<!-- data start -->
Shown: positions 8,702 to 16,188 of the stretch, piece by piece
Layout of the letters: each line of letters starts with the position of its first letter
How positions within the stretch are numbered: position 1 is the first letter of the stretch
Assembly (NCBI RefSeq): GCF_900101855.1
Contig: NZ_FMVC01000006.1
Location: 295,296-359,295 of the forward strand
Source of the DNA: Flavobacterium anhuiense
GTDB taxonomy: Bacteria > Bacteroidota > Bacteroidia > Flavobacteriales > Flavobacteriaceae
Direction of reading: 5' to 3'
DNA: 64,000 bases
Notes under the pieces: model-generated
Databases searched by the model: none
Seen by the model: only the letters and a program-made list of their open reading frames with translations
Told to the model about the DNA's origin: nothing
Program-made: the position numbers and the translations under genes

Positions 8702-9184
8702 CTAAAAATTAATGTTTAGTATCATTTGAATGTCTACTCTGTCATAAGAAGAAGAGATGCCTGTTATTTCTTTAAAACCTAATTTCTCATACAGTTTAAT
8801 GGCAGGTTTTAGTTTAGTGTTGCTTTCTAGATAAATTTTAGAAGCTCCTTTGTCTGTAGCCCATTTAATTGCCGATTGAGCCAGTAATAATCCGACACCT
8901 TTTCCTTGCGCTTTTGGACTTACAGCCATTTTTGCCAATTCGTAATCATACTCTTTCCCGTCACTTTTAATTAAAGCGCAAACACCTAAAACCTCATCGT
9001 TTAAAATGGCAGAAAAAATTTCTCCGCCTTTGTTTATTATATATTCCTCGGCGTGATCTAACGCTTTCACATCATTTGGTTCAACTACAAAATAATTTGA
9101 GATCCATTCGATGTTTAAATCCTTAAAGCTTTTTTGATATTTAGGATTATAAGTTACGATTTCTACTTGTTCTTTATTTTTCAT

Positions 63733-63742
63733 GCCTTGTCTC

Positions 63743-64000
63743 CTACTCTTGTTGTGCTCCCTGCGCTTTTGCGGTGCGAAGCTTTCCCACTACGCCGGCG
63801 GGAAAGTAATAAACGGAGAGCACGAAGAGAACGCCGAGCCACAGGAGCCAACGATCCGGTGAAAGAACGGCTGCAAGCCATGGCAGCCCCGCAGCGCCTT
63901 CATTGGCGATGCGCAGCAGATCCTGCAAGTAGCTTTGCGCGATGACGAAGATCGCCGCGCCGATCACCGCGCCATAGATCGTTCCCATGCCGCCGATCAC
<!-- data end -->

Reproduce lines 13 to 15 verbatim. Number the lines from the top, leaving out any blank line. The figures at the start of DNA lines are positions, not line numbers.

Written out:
Seen by the model: only the letters and a program-made list of their open reading frames with translations
Told to the model about the DNA's origin: nothing
Program-made: the position numbers and the translations under genes